Tuesday, August 15, 2017

Again on Confederate Monuments

I've recently read several conservative writers who used to oppose the wholesale removal of Confederate monuments now taking the tack that if neo-Nazis are going to make them the focus of their movement, they have to come down. Rich Lowry:
The monuments should go. Some of them simply should be trashed; others transmitted to museums, battlefields, and cemeteries. The heroism and losses of Confederate soldiers should be commemorated, but not in everyday public spaces where the monuments are flashpoints in poisonous racial contention, with white nationalists often mustering in their defense.
Ryan Booth:
Those of you who want Lee's statues to remain don’t need to defend them from the Left — you need to defend them from the alt-Right! They are the ones who are ruining any chance you have for keeping them.

If there are so many of who are not racist who honestly honor Southern culture and heritage so much, why wasn’t there a giant protest group in Charlottesville, pushing away the Nazis while chanting “heritage, not hate”? Why did you leave the opposition to the Left?

. . . . The Confederate flag and Confederate monuments have become gods to a group of people bent on hate and violence. As such, we’re better off without them.
Indeed it seems that if the racists are determined to make the defense of Confederate monuments their rallying cry, those monuments are not long for this world. If city governments don't remove them, mobs will.


Anonymous said...

A mob did in Durham. It was a soldier statue, not a leader.

G. Verloren said...


It is vital to note that this was, of course, a mob action in response to other mob actions.

When the city government decided to remove the statue officially, a mob of white supremacists came out marching with fiery torches in a display of racial intimidation. When ordinary people stood up to protest against such intimidation, the mob of white supremacists turned to physical violence.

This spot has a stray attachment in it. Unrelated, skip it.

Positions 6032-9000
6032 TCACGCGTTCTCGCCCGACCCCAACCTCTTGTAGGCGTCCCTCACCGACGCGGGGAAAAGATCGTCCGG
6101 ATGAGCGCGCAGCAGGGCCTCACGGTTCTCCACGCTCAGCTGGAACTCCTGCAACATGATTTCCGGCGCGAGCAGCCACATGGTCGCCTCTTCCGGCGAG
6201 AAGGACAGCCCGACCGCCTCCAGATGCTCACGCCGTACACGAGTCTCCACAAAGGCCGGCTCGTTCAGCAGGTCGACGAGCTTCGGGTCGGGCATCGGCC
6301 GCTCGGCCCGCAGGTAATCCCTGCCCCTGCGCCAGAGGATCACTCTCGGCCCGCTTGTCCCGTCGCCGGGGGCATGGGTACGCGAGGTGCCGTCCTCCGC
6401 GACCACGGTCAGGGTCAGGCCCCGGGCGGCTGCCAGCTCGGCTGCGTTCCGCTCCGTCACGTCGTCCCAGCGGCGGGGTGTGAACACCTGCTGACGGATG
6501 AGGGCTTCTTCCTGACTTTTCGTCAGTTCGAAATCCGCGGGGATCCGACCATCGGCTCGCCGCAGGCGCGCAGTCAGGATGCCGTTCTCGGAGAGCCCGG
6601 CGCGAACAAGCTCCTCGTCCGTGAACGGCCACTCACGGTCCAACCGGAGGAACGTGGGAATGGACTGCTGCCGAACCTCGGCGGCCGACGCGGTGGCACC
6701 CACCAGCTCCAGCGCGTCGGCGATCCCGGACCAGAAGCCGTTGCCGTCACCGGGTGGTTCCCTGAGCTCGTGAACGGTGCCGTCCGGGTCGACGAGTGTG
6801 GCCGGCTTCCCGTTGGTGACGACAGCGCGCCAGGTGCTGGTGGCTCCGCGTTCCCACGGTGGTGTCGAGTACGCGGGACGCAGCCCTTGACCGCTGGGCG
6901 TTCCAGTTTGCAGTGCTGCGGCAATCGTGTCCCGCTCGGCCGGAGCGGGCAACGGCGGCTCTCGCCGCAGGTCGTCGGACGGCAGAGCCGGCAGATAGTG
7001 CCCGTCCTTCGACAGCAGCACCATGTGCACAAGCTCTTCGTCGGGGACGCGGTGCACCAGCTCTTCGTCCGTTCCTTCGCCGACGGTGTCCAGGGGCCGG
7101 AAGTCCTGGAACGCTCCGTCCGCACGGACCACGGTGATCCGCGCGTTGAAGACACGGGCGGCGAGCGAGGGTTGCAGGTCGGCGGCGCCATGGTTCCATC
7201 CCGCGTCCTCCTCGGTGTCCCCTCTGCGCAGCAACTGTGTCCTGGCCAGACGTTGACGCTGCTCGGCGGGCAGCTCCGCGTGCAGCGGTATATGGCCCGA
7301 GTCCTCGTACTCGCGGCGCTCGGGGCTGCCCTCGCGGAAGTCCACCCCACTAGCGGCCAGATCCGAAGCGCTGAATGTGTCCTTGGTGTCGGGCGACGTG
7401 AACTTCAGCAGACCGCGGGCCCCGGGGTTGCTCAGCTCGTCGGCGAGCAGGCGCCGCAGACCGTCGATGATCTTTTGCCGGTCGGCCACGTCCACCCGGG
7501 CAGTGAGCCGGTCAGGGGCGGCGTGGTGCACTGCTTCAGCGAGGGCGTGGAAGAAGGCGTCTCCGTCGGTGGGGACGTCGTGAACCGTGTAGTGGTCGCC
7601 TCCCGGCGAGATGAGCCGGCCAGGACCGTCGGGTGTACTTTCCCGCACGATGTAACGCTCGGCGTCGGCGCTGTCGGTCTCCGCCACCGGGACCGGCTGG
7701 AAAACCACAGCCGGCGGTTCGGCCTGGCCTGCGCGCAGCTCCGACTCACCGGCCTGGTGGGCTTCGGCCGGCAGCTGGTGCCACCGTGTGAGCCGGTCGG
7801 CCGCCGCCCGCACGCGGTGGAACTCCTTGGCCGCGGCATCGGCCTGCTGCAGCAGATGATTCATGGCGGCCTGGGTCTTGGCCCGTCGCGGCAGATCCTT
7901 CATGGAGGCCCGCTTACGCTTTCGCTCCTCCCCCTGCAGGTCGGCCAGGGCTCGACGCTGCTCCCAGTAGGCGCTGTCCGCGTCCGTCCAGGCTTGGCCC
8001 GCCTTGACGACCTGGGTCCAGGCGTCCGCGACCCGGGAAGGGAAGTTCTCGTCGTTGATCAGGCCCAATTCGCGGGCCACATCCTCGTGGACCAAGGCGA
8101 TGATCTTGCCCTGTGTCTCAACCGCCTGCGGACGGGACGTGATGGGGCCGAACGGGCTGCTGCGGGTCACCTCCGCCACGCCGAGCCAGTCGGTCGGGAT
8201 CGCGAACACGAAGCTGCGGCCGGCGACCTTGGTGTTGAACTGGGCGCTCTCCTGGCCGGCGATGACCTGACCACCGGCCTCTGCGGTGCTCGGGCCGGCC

While one mob was busy beating living breathing people in the name of making plaing their abhorant racial hatreds, another was merely tearing down an unfeeling old hunk of metal dedicated to a soldier who is long dead.

A great lie keeps getting repeated by one side of this issue - that their position is about honoring the sacrifices of the common southerners of the war, and putting aside the politics of the conflict they took part in.

Funny - you don't see many Southerners erecting statues of figures like Newton Knight, who led Jones County in rebellion against the Confederacy over being forced into a conflict they did not support, being taxed unjustly, and being forcibly conscripted to serve an army and a government they viewed as illegitimate. In fact, Knight is flat out demonized by most southerners. What happened to honoring the sacrifices of the common Southerner, and putting aside the politics of the war?